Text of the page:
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author:("He, guan")
1.  A role of CLIC4 in the host innate responses to bacterial lipopolysaccharide 
European journal of immunology  2011;41(5):1221-1230.
SUMMARY
Chloride intracellular channel (CLIC) 4 has diverse functions in membrane trafficking, apoptosis, angiogenesis and cell differentiation. CLIC4 is abundantly expressed in macrophages, but its role in innate immune functions is unclear. Here we show that primary murine macrophages expressed increased amounts of CLIC4 after exposure to bacterial lipopolysaccharide (LPS). The endogenous CLIC4 level is significantly elevated in the brain, heart, lung, kidney, liver and spleen after LPS injection of mice. Stable macrophage lines overexpressing CLIC4 produced more TNF, IL-6, IL-12 and CCL5 than mock transfectants when exposed to LPS. To explore the role of CLIC4 in vivo, we generated CLIC4-null mice. These mice were protected from LPS-induced death, had reduced serum levels of inflammatory cytokines. Upon infection with Listeria monocytogenes, CLIC4-deficient mice were impaired in their ability to clear infection, and their macrophages responded to Listeria by producing less inflammatory cytokines and chemokines than the wild type controls. When challenged with LPS in vitro, deletion of clic4 gene had little effect in MAPK and NF-κB activation, but led to a reduced accumulation of phosphorylated IRF3 within macrophages. Conversely, overexpression of CLIC4 enhanced LPS-mediated IRF3. Thus, CLIC4 is an LPS-induced product that can serve as a positive regulator of LPS signaling.
doi:10.1002/eji.201041266
PMCID: PMC3099427  PMID: 21469130
inflammation; innate responses; macrophage; TLR-signaling
2.  Secretory Leukocyte Protease Inhibitor Plays an Important Role in the Regulation of Allergic Asthma in Mice 
Secretory leukocyte protease inhibitor (SLPI) is an anti-inflammatory protein that is observed at high levels in asthma patients. Resiquimod, a TLR7/8 ligand, is protective against acute and chronic asthma, and it increases SLPI expression of macrophages in vitro. However, the protective role played by SLPI and the interactions between the SLPI and resiquimod pathways in the immune response occurring in allergic asthma have not been fully elucidated. To evaluate the role of SLPI in the development of asthma phenotypes and the effect of resiquimod treatment on SLPI, we assessed airway resistance and inflammatory parameters in the lungs of OVA-induced asthmatic SLPI transgenic and knockout mice and in mice treated with resiquimod. Compared with wild-type mice, allergic SLPI transgenic mice showed a decrease in lung resistance (p < 0.001), airway eosinophilia (p < 0.001), goblet cell hyperplasia (p < 0.001), and plasma IgE levels (p < 0.001). Allergic SLPI knockout mice displayed phenotype changes significantly more severe compared with wild-type mice. These phenotypes included lung resistance (p < 0.001), airway eosinophilia (p < 0.001), goblet cell hyperplasia (p < 0.001), cytokine levels in the lungs (p < 0.05), and plasma IgE levels (p < 0.001). Treatment of asthmatic transgenic mice with resiquimod increased the expression of SLPI and decreased inflammation in the lungs; resiquimod treatment was still effective in asthmatic SLPI knockout mice. Taken together, our study showed that the expression of SLPI protects against allergic asthma phenotypes, and treatment by resiquimod is independent of SLPI expression, displayed through the use of transgenic and knockout SLPI mice.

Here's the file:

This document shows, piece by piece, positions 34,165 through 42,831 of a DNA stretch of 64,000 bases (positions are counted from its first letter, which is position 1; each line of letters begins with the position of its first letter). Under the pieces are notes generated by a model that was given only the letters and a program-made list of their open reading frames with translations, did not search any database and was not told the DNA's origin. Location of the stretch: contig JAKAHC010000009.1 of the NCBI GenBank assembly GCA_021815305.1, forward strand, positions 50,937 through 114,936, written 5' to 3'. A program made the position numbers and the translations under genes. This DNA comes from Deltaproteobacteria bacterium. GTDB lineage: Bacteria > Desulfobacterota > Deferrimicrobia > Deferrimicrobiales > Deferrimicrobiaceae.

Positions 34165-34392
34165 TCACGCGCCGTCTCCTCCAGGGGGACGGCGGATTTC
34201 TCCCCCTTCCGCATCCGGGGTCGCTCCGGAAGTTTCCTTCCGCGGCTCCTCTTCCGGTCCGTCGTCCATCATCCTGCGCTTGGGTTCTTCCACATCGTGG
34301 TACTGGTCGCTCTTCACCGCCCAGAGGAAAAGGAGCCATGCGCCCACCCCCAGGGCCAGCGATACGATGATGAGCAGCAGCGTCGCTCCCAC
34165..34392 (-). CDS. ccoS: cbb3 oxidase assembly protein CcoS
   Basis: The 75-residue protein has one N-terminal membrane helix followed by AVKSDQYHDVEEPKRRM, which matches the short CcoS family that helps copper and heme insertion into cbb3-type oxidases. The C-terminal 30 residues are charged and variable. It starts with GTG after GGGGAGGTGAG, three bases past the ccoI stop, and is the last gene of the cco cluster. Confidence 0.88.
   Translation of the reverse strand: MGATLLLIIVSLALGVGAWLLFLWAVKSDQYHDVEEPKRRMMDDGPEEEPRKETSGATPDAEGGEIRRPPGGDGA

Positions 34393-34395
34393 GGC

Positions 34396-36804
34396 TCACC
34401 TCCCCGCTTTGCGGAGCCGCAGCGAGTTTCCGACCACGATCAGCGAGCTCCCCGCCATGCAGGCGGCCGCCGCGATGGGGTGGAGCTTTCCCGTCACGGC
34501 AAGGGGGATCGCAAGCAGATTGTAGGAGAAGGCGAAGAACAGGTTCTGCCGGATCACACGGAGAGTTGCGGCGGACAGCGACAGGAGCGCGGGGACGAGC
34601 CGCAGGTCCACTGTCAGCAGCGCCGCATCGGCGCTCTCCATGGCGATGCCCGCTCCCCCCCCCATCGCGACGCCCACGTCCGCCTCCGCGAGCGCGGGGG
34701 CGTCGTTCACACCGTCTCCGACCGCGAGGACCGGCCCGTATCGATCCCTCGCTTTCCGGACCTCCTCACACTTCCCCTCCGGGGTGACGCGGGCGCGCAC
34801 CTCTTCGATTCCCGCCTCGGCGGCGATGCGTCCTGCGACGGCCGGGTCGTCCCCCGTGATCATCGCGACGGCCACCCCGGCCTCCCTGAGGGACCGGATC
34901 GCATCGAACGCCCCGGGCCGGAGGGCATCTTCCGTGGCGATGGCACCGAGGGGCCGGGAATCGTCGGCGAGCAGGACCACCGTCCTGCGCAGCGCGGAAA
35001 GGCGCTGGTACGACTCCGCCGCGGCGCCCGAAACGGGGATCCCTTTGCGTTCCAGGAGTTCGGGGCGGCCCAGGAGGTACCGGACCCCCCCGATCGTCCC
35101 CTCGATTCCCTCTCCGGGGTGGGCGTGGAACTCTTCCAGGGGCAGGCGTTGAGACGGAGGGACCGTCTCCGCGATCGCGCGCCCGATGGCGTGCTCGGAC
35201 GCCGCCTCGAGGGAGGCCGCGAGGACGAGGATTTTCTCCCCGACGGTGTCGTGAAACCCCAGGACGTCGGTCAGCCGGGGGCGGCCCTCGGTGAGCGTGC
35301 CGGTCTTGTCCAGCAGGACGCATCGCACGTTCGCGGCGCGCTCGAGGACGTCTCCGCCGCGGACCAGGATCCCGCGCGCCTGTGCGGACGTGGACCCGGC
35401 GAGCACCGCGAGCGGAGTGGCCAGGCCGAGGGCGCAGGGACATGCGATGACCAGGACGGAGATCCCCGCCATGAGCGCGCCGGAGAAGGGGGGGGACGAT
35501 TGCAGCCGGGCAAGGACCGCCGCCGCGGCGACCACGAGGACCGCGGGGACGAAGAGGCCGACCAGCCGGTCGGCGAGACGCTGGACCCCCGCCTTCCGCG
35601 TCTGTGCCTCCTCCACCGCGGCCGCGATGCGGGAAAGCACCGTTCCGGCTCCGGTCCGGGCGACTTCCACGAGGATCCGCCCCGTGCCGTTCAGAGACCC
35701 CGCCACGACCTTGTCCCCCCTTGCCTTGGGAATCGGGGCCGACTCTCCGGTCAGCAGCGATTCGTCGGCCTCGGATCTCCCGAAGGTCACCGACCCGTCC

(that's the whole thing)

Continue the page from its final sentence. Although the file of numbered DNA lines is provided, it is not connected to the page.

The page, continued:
doi:10.4049/jimmunol.1001539
PMCID: PMC3104396  PMID: 21335488
3.  Beneficial effects of secretory leukocyte protease inhibitor after spinal cord injury 
Brain  2009;133(1):126-138.
Secretory leukocyte protease inhibitor is a serine protease inhibitor produced by various cell types, including neutrophils and activated macrophages, and has anti-inflammatory properties. It has been shown to promote wound healing in the skin and other non-neural tissues, however, its role in central nervous system injury was not known. We now report a beneficial role for secretory leukocyte protease inhibitor after spinal cord injury. After spinal cord contusion injury in mice, secretory leukocyte protease inhibitor is expressed primarily by astrocytes and neutrophils but not macrophages. We show, using transgenic mice over-expressing secretory leukocyte protease inhibitor, that this molecule has an early protective effect after spinal cord contusion injury. Furthermore, wild-type mice treated for the first week after spinal cord contusion injury with recombinant secretory leukocyte protease inhibitor exhibit sustained improvement in locomotor control and reduced secondary tissue damage. Recombinant secretory leukocyte protease inhibitor injected intraperitoneally localizes to the nucleus of circulating leukocytes, is detected in the injured spinal cord, reduces activation of nuclear factor-κB and expression of tumour necrosis factor-α. Administration of recombinant secretory leukocyte protease inhibitor might therefore be useful for the treatment of acute spinal cord injury.
doi:10.1093/brain/awp304
PMCID: PMC2801328  PMID: 20047904
spinal cord injury; neuroinflammation; wound healing; neutrophil; astrocytes; macrophage

Results 1-4 (4)